No corporate welfare for BIW

General Dynamics is a large and successful enterprise whose operations include the shipyard at Bath Iron Works. They have supported the U.S. Navy by building some of the best ships in the world. They have submitted a request to both Bath and the state for $60 million in tax breaks over the next 20 years to help finance these ships.

But do they really need this funding?

Over the past few years, General Dynamics has bought back billions of dollars of its own stock. This is only possible if their cash flow is very positive. Their bids on new ship construction include the costs of material, labor, benefits, a return on their investments, profits and a return to their shareholders. When they win a contract, their costs have been accounted for. They certainly don’t need any help from me.

Rep. Jennifer DeChant, D-Bath, and Sen. Eloise Vitelli, D-Arrowsic, are working on a bill that will have hearings on Jan. 22 in the Taxation Committee in Augusta. That bill will have input from General Dynamics’ lawyers and lobbyists to enable them to seek millions of dollars from a cash-strapped Maine.

The new tax bill will cut their corporate tax rate from 35 percent down to 21 percent. The billions they will reap from that should be more than enough to keep them financially healthy for years to come.

I hope our elected representatives will be able to study and understand this request and see it for what it is — more corporate welfare.

Albert Larson


EPA reverses on fuel efficiency standard

The last time the transportation sector was the biggest contributor to climate change was 40 years ago. Until today. It is the leading contributor yet again.

Despite that, President Donald Trump and Environmental Protection Agency Administrator Scott Pruitt are rolling back crucial standards that would protect our health and our economy from this dangerous pollution.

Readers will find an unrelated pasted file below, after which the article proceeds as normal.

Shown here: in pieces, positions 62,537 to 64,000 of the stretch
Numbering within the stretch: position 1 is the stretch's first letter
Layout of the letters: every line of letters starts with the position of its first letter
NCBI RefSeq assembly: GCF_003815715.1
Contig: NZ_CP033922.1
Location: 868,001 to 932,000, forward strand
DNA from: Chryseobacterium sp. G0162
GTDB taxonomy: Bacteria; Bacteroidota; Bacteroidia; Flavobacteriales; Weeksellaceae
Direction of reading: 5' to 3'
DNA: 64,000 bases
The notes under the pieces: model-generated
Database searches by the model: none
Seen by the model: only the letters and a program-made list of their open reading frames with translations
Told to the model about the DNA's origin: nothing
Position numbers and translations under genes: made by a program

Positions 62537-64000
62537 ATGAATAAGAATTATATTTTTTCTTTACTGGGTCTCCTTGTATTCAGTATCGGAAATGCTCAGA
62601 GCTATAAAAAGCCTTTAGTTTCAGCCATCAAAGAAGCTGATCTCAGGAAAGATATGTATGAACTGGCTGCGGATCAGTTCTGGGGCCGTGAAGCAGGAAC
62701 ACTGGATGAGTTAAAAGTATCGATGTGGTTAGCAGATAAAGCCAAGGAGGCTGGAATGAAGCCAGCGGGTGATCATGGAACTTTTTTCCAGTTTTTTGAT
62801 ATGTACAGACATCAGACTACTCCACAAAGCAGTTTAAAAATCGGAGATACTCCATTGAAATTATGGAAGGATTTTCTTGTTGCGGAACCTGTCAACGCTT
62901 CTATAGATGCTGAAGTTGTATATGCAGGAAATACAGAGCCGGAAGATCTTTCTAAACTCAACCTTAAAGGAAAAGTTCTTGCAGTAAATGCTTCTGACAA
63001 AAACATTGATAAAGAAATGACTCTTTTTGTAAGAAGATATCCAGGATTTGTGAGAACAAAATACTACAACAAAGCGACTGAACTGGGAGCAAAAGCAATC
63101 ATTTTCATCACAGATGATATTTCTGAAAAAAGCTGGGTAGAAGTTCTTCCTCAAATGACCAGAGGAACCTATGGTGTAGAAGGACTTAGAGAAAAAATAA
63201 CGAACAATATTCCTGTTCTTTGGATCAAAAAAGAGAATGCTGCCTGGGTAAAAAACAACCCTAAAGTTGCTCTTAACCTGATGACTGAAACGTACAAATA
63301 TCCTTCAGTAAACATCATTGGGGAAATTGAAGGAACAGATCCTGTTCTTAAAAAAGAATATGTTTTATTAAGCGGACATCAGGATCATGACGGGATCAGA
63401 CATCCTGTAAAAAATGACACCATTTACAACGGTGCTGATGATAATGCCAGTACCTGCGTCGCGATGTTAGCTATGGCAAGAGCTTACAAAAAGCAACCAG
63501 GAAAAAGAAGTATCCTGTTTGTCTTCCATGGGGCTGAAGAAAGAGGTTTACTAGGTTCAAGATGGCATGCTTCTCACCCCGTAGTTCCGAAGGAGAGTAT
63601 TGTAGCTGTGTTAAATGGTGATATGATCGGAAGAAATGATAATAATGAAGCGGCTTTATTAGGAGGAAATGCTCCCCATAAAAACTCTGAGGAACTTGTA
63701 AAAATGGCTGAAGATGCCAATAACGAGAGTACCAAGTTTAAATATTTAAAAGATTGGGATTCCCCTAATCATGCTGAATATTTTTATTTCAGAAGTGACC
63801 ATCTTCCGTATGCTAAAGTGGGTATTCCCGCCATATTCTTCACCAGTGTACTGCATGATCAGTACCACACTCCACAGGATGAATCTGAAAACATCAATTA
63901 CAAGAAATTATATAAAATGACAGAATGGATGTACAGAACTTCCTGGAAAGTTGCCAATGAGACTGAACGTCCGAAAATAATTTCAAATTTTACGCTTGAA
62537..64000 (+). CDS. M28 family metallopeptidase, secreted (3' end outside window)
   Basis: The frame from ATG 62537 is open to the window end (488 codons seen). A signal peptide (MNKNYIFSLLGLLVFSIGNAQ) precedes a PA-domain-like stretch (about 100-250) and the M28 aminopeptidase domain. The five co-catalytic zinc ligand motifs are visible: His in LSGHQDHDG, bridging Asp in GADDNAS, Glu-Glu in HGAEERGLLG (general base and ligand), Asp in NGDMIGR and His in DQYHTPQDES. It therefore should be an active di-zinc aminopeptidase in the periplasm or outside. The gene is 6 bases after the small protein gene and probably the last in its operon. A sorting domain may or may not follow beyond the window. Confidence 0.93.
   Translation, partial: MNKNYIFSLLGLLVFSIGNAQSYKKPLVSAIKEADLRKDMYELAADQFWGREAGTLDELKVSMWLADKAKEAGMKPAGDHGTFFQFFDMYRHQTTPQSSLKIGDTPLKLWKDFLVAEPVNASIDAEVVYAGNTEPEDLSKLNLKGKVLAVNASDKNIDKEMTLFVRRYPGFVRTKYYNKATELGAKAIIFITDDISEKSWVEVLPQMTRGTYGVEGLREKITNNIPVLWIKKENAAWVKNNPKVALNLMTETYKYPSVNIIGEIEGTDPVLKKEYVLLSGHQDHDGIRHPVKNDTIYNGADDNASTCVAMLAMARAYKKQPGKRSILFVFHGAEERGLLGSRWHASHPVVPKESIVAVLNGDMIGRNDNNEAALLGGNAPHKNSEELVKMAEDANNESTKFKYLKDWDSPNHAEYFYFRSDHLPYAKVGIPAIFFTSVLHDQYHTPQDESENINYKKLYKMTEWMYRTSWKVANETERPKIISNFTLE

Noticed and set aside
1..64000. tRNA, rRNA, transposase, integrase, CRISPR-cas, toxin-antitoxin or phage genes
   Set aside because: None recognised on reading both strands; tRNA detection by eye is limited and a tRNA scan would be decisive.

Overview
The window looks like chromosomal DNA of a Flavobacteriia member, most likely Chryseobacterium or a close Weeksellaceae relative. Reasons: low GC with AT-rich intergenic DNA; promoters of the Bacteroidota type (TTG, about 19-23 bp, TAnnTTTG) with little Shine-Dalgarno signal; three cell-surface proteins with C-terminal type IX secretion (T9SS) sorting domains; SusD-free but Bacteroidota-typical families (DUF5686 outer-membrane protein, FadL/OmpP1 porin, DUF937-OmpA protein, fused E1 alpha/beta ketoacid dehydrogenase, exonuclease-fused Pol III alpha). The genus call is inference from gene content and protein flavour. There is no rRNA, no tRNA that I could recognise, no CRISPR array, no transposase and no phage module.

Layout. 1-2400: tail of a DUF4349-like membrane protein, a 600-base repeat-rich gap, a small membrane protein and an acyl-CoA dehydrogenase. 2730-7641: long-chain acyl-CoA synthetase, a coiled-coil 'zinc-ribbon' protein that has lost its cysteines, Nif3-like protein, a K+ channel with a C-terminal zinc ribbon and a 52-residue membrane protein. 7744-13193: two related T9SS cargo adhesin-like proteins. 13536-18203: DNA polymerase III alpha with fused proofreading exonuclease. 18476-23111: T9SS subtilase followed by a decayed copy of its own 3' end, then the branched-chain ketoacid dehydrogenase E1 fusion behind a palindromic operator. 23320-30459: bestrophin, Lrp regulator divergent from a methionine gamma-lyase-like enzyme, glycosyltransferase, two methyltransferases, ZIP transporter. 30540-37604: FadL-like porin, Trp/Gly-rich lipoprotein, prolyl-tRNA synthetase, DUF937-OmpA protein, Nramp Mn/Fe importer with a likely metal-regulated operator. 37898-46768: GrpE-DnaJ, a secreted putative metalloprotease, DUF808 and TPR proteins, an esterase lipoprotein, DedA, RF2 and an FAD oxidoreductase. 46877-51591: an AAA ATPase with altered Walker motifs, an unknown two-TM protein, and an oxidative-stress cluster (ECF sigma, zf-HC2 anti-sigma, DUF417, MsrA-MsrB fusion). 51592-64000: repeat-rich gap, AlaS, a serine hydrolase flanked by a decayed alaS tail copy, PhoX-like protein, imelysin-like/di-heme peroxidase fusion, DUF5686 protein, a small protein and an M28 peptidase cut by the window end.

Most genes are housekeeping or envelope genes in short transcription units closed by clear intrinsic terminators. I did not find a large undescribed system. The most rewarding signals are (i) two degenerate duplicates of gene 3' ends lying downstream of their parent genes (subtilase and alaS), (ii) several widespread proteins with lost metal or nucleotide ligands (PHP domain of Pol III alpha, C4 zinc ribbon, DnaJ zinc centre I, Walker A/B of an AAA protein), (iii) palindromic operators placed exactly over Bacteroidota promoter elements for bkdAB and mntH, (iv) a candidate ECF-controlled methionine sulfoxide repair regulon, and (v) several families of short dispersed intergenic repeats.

The overwhelming majority of Americans are in favor of cleaner and more fuel-efficient cars. When our vehicles go farther on one tank of gas, drivers save money. Because of our current fuel economy standards, which Trump and Pruitt are trying to roll back, consumers can save an average of $3,200 per car and $4,800 per truck over the lifetime of a vehicle. These saving can only occur if these standards remain in place.

Not only would rolling back these standards cost us money, it threatens our health. Twenty-five million Americans suffer from asthma, and almost a quarter of them are children. We have these safeguards to protect them. We shouldn’t be reversing them to cause harm to our most vulnerable.

The EPA has already received hundreds of thousands of comments from Americans urging them to keep strong clean car standards because they protect our health and climate from dangerous pollution, saves billions of gallons of fuel and saves us money at the pump.

What possible reason would they have for removing these standards?

Ryan Kittle


Collins must speak out on Trump

My wish for 2018 is that Sen. Susan Collins will not continue to be complicit with President Donald Trump’s dangerous and demented destruction of democracy. I’m sure she knows honor is to be earned and not bought.

I hope she would remember what her mentor, Sen. Margaret Chase Smith, said: “I do not wish to see the Republican Party ride to victory on the Four Horsemen of party calumny — Fear, Ignorance, Bigotry, and Smear.”

“Those who shout the loudest about Americanism, are all too frequently those who ignore some of the basic principles of Americanism — the right to criticize, the right to hold unpopular beliefs, the right to protest, and the right of independent thought.”

“Greatness is not manifested by unlimited pragmatism , which places such a high premium on the end justifying any means and any methods.”

Silence is complicity. Tweets are presidential statements. Where is Collins’ courage to speak out? The emperor has no clothes.

Doris Plumer

Bar Harbor